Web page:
The lives of girls and women have changed dramatically over the past quarter century. The pace of change has been astonishing in some areas, but in others, progress toward gender equality has been limited—even in developed countries.
This year's World Development Report: Gender Equality and Development argues that gender equality is a core development objective in its own right. It is also smart economics. Greater gender equality can enhance productivity, improve development outcomes for the next generation, and make institutions more representative.
The Report also focuses on four priority areas for policy going forward: (i) reducing excess female mortality and closing education gaps where they remain, (ii) improving access to economic opportunities for women (iii) increasing women's voice and agency in the household and in society and (iv) limiting the reproduction of gender inequality across generations.
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The Report has nine chapters in three parts.
Part I Taking stock of gender equality
Part 1:Taking stock of gender equality—presents the facts that will then provide the foundation for the rest of the Report. It combines existing and new data to document changes in key dimensions of gender equality over the past quarter century and across regions and countries. Its main message is that very rapid and, in some cases, unprecedented progress has been made in some dimensions of gender equality (chapter 1), but that it has not reached all women or been uniform across all dimensions of gender equality (chapter 2).
Part II What has driven progress? What impedes it?
The contrast between the patterns and trends described in the first two chapters of the Report prompts one to ask what explains the progress or lack of it. Part 2—What has driven progress? What impedes it?—constitutes the analytical core of the Report. It presents the conceptual framework and uses it to examine the factors that have fostered change and the constraints that have slowed progress. The analysis focuses on gender differences in education and health (chapter 3), agency (chapter 4), and access to economic opportunities (chapter 5)—discussing the roles of economic growth, households, markets, and institutions in determining outcomes in these three spheres. Part 2 concludes with a discussion of the impact of globalization on gender inequality, paying attention to the opportunities and challenges created by new economic and social trends (chapter 6). The analysis in these four chapters leads to the identification of four priority areas for action: reducing gender gaps in human capital endowments, promoting higher access to economic opportunities among women, closing gender gaps in household and societal voice, and limiting the intergenerational reproduction of gender inequality.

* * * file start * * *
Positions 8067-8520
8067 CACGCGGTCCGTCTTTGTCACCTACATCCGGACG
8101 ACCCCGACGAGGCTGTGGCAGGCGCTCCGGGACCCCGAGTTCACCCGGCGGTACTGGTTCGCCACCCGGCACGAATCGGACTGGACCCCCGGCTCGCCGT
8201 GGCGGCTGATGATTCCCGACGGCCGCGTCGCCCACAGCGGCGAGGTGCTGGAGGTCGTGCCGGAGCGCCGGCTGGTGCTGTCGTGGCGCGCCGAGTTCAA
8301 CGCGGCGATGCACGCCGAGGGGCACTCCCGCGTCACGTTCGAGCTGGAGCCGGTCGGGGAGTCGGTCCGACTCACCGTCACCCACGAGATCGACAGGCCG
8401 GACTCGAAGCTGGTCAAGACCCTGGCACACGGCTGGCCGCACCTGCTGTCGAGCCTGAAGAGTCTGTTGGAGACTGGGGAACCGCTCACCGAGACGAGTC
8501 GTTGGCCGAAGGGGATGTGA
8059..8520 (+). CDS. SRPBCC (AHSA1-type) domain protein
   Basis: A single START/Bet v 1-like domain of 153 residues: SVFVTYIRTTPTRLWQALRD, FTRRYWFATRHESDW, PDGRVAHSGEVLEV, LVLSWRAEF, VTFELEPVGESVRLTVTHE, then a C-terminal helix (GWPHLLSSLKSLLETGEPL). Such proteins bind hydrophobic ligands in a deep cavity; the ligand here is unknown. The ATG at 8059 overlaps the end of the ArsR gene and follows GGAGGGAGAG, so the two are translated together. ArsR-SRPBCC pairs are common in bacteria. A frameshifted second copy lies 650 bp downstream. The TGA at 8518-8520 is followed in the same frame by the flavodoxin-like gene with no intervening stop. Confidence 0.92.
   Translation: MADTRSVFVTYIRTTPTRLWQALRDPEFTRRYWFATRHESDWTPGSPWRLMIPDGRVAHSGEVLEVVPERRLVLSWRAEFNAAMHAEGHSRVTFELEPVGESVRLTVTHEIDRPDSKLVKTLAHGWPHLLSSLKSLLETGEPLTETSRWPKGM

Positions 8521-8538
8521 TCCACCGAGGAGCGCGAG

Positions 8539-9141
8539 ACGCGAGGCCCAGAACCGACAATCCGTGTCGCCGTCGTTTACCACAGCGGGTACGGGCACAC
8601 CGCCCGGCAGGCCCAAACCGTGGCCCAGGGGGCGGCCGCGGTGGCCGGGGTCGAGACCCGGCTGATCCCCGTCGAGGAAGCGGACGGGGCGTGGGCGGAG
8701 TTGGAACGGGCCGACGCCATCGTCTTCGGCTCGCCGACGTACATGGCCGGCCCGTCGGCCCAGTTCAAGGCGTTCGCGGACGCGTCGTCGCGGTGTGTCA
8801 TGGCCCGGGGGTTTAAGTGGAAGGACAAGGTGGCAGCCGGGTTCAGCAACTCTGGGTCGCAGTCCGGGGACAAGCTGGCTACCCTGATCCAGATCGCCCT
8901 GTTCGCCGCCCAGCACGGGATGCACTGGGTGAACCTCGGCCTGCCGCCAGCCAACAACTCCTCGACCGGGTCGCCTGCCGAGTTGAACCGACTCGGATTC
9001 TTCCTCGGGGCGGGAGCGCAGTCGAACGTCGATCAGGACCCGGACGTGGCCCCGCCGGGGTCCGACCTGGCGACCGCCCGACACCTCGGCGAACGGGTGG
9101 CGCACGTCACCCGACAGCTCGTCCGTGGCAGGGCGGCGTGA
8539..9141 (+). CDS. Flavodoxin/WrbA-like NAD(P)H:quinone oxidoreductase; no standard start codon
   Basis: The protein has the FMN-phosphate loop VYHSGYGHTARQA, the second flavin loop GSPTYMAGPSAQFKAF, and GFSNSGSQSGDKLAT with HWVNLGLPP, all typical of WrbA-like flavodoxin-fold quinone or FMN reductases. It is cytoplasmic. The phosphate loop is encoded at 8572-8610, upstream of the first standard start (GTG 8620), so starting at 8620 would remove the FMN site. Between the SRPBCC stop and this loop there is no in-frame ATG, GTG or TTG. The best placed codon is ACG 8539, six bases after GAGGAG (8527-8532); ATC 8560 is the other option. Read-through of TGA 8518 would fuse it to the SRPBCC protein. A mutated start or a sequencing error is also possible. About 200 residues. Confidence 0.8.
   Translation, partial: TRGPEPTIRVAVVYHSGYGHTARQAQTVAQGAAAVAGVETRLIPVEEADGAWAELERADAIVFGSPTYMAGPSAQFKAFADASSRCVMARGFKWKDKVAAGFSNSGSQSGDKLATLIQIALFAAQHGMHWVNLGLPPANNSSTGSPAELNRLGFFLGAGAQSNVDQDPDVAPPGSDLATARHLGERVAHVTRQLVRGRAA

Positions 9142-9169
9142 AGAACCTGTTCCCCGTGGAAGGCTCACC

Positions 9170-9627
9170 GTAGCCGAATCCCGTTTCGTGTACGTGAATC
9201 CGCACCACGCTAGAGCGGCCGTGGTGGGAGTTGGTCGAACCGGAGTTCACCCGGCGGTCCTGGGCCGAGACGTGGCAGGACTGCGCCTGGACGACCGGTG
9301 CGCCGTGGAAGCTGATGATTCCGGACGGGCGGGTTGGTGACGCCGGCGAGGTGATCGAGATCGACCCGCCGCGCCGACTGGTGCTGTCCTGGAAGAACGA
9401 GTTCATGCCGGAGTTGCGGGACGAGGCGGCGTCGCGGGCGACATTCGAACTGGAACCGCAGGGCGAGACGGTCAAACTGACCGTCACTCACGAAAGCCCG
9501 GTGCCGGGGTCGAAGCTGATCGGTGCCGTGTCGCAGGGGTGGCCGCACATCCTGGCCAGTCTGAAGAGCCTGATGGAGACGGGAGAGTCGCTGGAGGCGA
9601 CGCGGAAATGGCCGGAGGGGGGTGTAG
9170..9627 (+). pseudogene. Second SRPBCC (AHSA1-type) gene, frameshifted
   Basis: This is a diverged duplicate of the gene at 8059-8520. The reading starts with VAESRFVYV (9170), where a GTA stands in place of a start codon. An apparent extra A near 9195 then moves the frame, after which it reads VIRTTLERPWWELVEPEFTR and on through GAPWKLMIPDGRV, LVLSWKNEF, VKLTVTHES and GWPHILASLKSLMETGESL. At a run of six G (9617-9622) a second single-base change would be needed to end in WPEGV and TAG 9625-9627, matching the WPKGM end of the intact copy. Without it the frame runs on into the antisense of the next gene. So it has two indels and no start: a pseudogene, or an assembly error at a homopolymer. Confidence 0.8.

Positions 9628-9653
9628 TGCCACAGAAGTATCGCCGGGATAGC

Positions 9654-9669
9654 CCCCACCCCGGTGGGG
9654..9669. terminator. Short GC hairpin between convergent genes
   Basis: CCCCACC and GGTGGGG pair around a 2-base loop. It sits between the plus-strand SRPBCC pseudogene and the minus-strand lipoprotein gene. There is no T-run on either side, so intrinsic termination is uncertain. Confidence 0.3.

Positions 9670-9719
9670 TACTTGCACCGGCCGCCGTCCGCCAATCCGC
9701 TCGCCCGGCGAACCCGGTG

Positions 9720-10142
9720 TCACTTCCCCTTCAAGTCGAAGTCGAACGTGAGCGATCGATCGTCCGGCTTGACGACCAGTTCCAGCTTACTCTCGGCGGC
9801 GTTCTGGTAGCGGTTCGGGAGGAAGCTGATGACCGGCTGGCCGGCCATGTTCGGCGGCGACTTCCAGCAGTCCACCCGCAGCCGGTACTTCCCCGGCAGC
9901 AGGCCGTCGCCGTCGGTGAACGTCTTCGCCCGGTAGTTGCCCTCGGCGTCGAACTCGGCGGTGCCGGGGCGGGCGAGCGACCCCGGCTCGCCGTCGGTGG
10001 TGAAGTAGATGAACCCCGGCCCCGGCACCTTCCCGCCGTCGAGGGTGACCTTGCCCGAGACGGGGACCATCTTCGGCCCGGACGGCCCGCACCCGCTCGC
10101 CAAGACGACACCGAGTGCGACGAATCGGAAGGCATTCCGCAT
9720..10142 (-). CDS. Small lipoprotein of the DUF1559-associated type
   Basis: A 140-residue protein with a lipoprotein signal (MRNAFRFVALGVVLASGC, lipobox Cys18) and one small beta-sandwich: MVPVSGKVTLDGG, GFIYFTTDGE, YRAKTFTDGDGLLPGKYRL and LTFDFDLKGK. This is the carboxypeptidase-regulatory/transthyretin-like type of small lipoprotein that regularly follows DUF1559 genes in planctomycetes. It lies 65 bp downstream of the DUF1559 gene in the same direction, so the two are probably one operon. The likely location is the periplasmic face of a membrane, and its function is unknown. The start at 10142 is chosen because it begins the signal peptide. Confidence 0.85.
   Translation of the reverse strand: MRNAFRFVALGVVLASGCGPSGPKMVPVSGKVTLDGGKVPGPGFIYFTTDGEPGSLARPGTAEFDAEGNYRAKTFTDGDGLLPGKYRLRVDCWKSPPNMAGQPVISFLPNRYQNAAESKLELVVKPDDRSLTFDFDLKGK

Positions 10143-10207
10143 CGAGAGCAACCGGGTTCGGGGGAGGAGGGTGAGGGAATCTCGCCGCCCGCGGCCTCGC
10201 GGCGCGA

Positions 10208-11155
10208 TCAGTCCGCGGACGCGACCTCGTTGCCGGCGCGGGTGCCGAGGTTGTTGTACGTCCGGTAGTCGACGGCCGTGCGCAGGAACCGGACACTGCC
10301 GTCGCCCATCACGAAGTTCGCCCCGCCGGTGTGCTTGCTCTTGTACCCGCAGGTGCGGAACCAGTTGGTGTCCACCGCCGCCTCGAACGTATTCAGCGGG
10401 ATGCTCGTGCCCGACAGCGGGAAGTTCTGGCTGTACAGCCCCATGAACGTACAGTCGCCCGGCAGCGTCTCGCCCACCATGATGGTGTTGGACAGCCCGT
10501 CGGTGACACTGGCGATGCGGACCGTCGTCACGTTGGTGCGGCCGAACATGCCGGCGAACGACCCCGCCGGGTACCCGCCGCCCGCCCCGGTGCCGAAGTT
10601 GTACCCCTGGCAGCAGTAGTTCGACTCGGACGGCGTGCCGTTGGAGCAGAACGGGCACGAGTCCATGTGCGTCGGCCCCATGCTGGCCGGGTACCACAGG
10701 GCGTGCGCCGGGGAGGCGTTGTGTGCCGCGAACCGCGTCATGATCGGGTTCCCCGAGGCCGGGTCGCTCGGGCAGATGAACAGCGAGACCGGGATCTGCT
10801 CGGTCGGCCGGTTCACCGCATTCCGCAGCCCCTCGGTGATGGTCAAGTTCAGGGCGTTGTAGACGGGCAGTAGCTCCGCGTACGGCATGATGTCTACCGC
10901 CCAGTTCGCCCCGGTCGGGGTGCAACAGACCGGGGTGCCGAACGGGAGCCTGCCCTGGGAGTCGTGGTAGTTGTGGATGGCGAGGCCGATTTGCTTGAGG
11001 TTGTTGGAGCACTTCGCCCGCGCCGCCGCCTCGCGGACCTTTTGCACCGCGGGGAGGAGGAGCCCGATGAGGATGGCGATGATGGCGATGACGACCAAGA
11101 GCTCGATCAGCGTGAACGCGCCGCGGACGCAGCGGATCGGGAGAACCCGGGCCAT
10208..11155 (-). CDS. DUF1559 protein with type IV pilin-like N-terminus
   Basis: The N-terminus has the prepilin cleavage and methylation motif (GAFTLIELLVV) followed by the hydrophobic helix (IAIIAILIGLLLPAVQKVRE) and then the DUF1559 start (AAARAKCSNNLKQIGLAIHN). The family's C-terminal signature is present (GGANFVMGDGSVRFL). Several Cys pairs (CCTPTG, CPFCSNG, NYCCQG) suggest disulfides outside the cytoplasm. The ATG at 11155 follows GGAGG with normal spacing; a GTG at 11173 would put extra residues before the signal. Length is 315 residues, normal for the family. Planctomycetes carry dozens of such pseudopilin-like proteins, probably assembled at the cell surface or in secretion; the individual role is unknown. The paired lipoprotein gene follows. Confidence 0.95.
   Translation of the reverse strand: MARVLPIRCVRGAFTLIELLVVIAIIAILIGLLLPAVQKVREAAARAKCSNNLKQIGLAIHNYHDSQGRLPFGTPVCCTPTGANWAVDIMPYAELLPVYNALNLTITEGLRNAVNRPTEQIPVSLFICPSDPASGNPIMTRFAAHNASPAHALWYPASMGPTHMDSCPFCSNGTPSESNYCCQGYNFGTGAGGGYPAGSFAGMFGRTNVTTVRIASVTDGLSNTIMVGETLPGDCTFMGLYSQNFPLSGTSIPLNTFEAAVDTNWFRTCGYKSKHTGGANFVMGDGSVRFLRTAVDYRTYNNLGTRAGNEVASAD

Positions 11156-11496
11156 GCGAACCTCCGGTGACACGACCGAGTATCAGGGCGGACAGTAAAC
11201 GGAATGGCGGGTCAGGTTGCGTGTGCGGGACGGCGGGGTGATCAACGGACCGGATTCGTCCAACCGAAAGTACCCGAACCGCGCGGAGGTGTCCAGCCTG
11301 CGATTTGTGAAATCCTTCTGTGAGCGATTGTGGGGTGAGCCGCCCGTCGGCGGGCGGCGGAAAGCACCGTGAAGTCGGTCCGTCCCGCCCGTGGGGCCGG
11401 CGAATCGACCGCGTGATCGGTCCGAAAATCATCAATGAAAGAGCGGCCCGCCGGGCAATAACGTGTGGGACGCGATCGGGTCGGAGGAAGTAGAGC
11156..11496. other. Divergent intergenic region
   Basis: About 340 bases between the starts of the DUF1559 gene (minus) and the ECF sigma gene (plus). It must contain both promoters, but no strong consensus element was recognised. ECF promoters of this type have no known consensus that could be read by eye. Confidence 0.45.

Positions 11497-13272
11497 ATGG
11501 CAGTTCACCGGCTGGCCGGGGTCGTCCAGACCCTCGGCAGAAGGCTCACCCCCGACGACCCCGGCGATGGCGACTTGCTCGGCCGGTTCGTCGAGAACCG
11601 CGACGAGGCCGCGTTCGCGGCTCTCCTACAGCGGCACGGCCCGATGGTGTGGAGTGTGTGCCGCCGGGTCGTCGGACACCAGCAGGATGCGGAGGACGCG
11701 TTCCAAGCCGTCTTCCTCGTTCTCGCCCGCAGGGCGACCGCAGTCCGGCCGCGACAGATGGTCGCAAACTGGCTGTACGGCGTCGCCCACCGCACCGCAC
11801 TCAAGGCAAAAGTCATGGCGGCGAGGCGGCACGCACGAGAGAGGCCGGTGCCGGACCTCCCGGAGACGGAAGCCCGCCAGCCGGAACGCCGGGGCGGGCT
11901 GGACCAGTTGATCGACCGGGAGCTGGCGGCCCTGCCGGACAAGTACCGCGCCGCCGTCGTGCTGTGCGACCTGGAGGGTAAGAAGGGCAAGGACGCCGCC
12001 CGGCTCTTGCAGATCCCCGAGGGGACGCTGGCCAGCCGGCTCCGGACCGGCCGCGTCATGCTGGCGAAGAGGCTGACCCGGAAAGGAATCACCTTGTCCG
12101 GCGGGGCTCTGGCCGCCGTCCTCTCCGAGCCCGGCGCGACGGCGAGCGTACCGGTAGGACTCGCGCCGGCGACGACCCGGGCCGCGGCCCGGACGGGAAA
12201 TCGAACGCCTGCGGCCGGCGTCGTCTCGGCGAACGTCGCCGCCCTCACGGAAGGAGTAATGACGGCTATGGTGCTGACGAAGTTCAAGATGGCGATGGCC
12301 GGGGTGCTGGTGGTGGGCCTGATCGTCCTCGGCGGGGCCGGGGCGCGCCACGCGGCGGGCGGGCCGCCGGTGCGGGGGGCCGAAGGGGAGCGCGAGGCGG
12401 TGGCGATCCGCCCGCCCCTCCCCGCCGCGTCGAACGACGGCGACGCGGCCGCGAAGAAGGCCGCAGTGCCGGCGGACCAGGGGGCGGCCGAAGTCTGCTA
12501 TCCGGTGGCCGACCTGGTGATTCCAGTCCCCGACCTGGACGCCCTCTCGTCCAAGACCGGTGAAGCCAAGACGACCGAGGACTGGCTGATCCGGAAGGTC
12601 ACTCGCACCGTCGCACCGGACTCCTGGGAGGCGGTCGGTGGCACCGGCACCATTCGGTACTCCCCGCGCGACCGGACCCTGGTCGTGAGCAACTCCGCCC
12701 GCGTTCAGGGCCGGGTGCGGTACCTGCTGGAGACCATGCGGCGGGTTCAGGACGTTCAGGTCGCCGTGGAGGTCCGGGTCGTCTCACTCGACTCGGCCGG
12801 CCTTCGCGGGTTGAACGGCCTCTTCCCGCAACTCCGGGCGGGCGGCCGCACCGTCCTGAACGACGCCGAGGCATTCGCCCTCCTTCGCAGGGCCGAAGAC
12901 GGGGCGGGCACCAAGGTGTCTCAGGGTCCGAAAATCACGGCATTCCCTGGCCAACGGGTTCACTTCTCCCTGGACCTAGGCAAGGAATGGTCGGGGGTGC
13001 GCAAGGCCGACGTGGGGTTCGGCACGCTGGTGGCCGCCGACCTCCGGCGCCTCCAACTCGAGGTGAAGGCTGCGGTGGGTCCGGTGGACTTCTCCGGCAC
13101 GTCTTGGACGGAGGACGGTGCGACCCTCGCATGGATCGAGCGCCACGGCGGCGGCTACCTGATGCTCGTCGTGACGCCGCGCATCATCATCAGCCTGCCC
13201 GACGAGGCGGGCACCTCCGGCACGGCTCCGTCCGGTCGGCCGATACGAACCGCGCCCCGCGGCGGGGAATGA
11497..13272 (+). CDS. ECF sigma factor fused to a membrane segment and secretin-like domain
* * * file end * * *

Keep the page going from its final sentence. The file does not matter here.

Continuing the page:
Part III The role of and potential for public action
Part 3—The role and potential for public action—presents policy recommendations, examines the political economy of reforms for gender equality, and proposes a global agenda for action. The discussion starts with a detailed description of policy options addressing the four priority areas, complemented with concrete illustrations of successful interventions in different contexts (chapter 7). An examination of the political economy of gender reforms follows, with an emphasis on the issues that distinguish reform in this area from other types of redistributive or equality-enhancing reforms (chapter 8). Global action on gender equality should focus on complementing country efforts on the four priority areas identified in the Report (chapter 9).